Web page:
The Simon Center for the Professional Military Ethic

    Conflicting Rights


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    Join date : 2009-10-26
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    Conflicting Rights Empty Conflicting Rights

    Post by Admin on Thu Oct 29, 2009 3:41 pm

    Conflicting Rights

    In Alaska about half of the State's native population of 100,000 people live partially or entirely off the land. Several thousand Alaskan Native Americans depend upon fishing, hunting, and gathering for more than ninety per-cent of their food supply. About two thirds of Alaska's lands are owned by the federal government but managed by the State. In the summer of 1999 U.S. Interior Secretary Bruce Babbitt announced that the federal government would take over the allocation of fishing rights in federally owned sections of Alaska unless the State legislature agreed by October 1, 1999 upon an amendment to the State Constitution which would guarantee a "subsistence priority" in times of shortage to native peoples who live primarily off the land in Alaska. The State legislature was unable to reach agreement upon such an Amendment by October 1.

    Title VIII of the Alaska Natural Interest Lands Conservation Act, which Congress passed in 1980, contained a provision which assured that in years of low yield Native American Alaskans who live off the land would have priority rights in regard to fishing and hunting. About ten years ago the Supreme Court of Alaska ruled that this provision violates Alaska's State Constitution. Since that time the federal government has urged the State to change its Constitution. This past summer Secretary Babbitt expressed disappointment that the State legislature had not yet brought the issue before voters, and announced it was time for the federal government to act.

    Subsistence fishing and hunting involve two to three per-cent of the State's fish and game annually, and the issue of allocating priority rights arises only every few years, when fish run low in some streams or caribou herds thin. Nonetheless, the issue is complicated. In some cases streams have been closed off for weeks to everyone except subsistence fishermen, which not only upsets those who fish for sport, but also can make the difference between profit and loss for some commercial fishing operations. There are also issues of who qualifies as a subsistence fisherman or hunter. Some non-native Alaskans live off the land, and many Native Americans Alaskans live in Anchorage or Fairbanks, where they shop in supermarkets and eat at McDonalds. Even the Native Americans who depend upon fishing, hunting, and gathering for ninety per-cent of their food supply commonly own motorboats, snowmobiles, and satellite television dishes.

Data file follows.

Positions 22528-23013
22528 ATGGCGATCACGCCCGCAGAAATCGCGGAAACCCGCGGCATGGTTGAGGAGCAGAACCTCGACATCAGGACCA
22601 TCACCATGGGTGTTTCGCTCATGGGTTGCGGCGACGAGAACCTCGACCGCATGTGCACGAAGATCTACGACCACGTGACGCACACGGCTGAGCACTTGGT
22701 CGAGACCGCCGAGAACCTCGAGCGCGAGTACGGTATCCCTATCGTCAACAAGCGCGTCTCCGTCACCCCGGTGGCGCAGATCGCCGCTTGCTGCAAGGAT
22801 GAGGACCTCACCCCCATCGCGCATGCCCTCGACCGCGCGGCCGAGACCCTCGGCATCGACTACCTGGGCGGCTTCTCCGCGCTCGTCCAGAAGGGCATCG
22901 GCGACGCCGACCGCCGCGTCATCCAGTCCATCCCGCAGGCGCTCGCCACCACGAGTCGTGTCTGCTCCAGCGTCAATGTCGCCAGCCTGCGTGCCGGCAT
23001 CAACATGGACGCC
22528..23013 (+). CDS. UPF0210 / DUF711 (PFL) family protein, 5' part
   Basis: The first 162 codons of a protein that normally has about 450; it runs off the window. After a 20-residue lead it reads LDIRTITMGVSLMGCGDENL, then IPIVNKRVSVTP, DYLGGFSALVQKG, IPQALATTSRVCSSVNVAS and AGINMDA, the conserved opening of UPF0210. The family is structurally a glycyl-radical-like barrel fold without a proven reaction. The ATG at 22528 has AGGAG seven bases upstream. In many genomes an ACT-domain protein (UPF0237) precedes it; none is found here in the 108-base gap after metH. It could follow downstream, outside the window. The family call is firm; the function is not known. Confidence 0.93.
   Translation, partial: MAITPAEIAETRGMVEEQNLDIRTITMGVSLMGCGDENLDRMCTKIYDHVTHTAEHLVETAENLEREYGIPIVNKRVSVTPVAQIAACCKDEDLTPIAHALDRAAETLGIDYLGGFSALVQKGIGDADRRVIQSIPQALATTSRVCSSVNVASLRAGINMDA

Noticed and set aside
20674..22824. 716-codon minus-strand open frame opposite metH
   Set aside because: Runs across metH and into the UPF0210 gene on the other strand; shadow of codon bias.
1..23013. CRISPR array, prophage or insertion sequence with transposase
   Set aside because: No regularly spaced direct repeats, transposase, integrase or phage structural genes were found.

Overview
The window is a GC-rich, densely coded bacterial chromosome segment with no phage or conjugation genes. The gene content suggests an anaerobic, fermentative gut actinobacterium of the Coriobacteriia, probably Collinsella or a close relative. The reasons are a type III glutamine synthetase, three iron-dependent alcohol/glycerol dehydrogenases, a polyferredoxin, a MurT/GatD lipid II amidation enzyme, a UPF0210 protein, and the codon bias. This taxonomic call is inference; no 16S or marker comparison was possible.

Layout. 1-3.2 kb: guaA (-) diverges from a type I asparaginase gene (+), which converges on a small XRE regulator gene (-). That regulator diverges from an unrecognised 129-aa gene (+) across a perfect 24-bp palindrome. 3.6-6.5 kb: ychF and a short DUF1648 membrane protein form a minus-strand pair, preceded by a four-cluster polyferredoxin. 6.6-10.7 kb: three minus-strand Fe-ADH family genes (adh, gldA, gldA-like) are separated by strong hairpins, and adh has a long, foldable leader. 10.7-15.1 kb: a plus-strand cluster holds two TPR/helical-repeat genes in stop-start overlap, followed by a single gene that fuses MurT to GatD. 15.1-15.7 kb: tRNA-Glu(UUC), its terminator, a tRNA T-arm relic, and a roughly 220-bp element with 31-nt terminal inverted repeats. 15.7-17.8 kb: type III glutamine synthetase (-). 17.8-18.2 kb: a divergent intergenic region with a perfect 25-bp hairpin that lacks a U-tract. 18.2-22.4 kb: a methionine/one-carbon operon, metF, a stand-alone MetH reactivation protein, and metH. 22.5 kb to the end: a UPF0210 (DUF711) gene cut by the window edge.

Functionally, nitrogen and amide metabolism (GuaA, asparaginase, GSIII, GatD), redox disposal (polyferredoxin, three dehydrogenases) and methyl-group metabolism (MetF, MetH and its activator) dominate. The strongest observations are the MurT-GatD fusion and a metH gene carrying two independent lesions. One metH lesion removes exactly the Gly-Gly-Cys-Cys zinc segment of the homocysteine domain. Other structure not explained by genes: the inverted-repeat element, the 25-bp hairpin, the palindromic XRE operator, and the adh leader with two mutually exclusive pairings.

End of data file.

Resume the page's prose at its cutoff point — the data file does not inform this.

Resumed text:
The issue of allocating priority rights has elicited strong emotional responses throughout Alaska. In the words of George Irvine, Director of the Alaskan Federation of Natives: "This is not 19th century history here, some historical injustice we can do nothing about today. These are the last aboriginal Americans still striving to live as they always have, on their homelands. There has to be room in the American system for them to survive." On the other side of the issue, the Alaskan Outdoors Council, a group representing sportsman and sportswomen, of whom many were born in Alaska, decries as "special rights legislation" the efforts to establish priority fishing and hunting rights for native peoples in the State.


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